As previously discussed in the blog entitled Workers Compensation Insurance published February 1, 2017, workers’ compensation insurance was a bargain between the employers’ like DuPont, Exxon-Mobil, Goodyear or Arkema and the workers, employees and labor unions. The workers’ could literally be injured for any reason including being the only or sole cause of their own injuries and still receive lost wages and medical payments. Regardless of who caused the accident the worker is covered.
Conversely, the employers received a bargain for providing the workers’ compensation insurance. Their benefit of the bargain is that they can never be sued for injuries even if they cause the injuries with ordinary negligence.
Now here is where it gets more complicated. The chemical plants and refineries are protected from being sued for ordinary negligence and. But they are NOT protected from being sued for gross negligence if the worker dies. If the worker does not die, then the EXCLUSIVE REMEDY to the worker is workers’ compensation insurance. Even if the employer commits gross negligence to cause the accident.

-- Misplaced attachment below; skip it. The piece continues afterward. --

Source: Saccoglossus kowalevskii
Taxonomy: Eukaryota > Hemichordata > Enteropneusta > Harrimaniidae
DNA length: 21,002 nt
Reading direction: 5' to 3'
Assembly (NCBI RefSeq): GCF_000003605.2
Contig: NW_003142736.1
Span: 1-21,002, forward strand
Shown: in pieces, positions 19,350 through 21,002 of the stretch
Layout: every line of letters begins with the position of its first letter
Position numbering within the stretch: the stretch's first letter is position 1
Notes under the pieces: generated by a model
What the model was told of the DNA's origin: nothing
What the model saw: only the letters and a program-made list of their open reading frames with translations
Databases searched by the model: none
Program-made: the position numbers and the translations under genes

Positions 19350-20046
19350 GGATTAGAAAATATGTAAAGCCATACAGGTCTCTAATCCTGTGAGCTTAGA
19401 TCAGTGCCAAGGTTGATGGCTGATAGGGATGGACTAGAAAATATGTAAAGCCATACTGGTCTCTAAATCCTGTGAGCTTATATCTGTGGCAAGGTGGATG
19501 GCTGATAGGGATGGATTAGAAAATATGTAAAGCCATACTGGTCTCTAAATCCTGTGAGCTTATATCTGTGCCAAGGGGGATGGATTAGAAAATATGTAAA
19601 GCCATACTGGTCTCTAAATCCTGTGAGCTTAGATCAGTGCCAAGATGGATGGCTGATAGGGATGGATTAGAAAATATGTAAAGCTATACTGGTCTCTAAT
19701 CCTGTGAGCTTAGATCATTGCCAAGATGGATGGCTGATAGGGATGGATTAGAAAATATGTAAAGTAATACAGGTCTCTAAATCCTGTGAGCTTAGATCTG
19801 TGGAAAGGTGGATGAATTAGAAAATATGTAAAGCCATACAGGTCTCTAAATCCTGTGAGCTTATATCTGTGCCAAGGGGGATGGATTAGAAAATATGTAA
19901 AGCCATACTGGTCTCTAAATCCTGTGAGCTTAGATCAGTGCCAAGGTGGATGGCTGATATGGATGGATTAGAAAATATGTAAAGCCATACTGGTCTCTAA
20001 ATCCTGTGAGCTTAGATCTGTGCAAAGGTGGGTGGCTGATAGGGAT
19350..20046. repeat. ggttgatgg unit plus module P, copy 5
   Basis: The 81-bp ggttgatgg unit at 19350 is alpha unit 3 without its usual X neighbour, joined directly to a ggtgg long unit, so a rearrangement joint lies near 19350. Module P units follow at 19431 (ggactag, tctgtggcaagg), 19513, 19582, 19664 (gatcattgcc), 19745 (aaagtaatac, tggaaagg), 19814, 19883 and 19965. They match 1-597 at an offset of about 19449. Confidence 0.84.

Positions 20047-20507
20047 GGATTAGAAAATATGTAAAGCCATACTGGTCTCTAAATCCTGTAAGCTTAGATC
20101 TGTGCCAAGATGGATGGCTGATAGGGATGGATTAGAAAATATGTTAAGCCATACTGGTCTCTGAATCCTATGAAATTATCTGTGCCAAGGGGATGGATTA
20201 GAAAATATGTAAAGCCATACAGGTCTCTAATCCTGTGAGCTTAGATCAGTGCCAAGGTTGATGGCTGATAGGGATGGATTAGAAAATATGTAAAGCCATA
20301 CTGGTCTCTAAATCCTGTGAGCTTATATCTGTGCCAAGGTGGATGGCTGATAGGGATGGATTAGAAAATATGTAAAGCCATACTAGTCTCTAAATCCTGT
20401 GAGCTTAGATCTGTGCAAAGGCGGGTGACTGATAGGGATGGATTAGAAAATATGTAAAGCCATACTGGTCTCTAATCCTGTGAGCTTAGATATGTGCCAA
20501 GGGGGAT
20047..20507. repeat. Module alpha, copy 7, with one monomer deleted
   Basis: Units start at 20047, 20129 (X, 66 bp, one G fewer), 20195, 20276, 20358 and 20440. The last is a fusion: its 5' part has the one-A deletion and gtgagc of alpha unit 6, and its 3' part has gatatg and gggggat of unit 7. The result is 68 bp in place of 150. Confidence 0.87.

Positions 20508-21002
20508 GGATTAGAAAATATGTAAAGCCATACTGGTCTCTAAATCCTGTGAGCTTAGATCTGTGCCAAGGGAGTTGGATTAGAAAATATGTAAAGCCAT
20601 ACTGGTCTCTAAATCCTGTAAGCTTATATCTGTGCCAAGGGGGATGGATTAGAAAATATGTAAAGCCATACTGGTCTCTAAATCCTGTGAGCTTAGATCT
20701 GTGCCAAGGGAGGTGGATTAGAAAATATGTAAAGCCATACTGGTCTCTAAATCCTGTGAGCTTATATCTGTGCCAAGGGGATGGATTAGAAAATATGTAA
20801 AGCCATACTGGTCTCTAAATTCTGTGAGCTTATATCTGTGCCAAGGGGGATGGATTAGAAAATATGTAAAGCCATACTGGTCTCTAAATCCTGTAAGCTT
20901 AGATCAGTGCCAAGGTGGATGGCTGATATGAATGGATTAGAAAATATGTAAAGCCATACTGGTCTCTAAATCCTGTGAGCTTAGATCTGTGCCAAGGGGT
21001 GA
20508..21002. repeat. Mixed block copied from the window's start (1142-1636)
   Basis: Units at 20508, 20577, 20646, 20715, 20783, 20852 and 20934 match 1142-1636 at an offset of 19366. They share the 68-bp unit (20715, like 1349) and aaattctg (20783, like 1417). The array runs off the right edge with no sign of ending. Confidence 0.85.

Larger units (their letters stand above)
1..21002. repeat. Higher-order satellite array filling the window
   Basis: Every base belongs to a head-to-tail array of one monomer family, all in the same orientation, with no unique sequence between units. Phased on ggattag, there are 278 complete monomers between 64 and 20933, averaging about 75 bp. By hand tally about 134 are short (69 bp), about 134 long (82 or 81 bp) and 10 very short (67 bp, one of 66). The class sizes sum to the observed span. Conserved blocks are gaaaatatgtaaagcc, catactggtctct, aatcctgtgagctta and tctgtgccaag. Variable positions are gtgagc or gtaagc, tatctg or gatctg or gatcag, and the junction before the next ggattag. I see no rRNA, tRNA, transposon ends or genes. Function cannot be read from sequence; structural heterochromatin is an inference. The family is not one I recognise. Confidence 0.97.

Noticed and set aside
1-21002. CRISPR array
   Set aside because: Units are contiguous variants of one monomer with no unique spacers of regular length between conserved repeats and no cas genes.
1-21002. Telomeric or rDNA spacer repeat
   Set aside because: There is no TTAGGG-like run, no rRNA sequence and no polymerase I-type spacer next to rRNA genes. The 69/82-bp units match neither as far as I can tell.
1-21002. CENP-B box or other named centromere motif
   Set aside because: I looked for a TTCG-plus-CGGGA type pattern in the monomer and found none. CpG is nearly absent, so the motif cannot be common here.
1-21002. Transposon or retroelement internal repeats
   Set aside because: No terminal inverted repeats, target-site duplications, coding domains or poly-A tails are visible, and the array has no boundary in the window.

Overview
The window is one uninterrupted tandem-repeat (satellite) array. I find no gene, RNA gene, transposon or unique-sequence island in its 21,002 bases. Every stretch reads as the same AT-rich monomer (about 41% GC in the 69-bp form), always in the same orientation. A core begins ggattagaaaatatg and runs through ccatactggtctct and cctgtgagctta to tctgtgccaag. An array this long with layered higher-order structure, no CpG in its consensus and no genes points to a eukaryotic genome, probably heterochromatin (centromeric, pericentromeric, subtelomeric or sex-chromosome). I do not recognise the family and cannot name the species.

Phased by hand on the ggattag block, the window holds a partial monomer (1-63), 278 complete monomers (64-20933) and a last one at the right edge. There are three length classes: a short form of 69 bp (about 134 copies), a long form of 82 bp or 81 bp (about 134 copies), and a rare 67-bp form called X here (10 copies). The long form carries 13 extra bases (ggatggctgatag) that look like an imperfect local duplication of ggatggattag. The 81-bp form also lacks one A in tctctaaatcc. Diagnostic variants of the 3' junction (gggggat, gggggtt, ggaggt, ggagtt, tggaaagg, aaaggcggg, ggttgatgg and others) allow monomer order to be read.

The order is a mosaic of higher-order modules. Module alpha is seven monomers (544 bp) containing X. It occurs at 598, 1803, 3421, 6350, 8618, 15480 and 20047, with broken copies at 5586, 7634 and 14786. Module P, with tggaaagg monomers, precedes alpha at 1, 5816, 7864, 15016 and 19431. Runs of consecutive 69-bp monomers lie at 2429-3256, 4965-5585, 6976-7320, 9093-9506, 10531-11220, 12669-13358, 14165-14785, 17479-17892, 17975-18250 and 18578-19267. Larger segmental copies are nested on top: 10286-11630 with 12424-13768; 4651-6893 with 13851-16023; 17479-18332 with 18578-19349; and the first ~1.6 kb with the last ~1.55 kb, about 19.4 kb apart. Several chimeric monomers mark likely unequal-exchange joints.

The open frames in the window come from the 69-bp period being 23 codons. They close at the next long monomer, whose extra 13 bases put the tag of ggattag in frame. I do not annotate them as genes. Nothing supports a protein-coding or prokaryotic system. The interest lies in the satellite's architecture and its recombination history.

So what is the difference? Ordinary negligence is where a person, or in this place a chemical plant or refinery, owes a duty to employees. Such a duty would be having a safe work place; providing safety equipment; preventing dangerous conditions. The workers’ compensation law protects employers from being sued for this kind of negligence, and even for gross negligence as long as the worker does not die.
So the only way an employee or worker’s family can sue chemical plant owners ONLY if they can show the refinery or chemical plant owners committed Gross Negligence and the worker actually dies.
For a discussion on what Gross Negligence is, please see the following blog:
Gross Negligence and Workers’ Compensation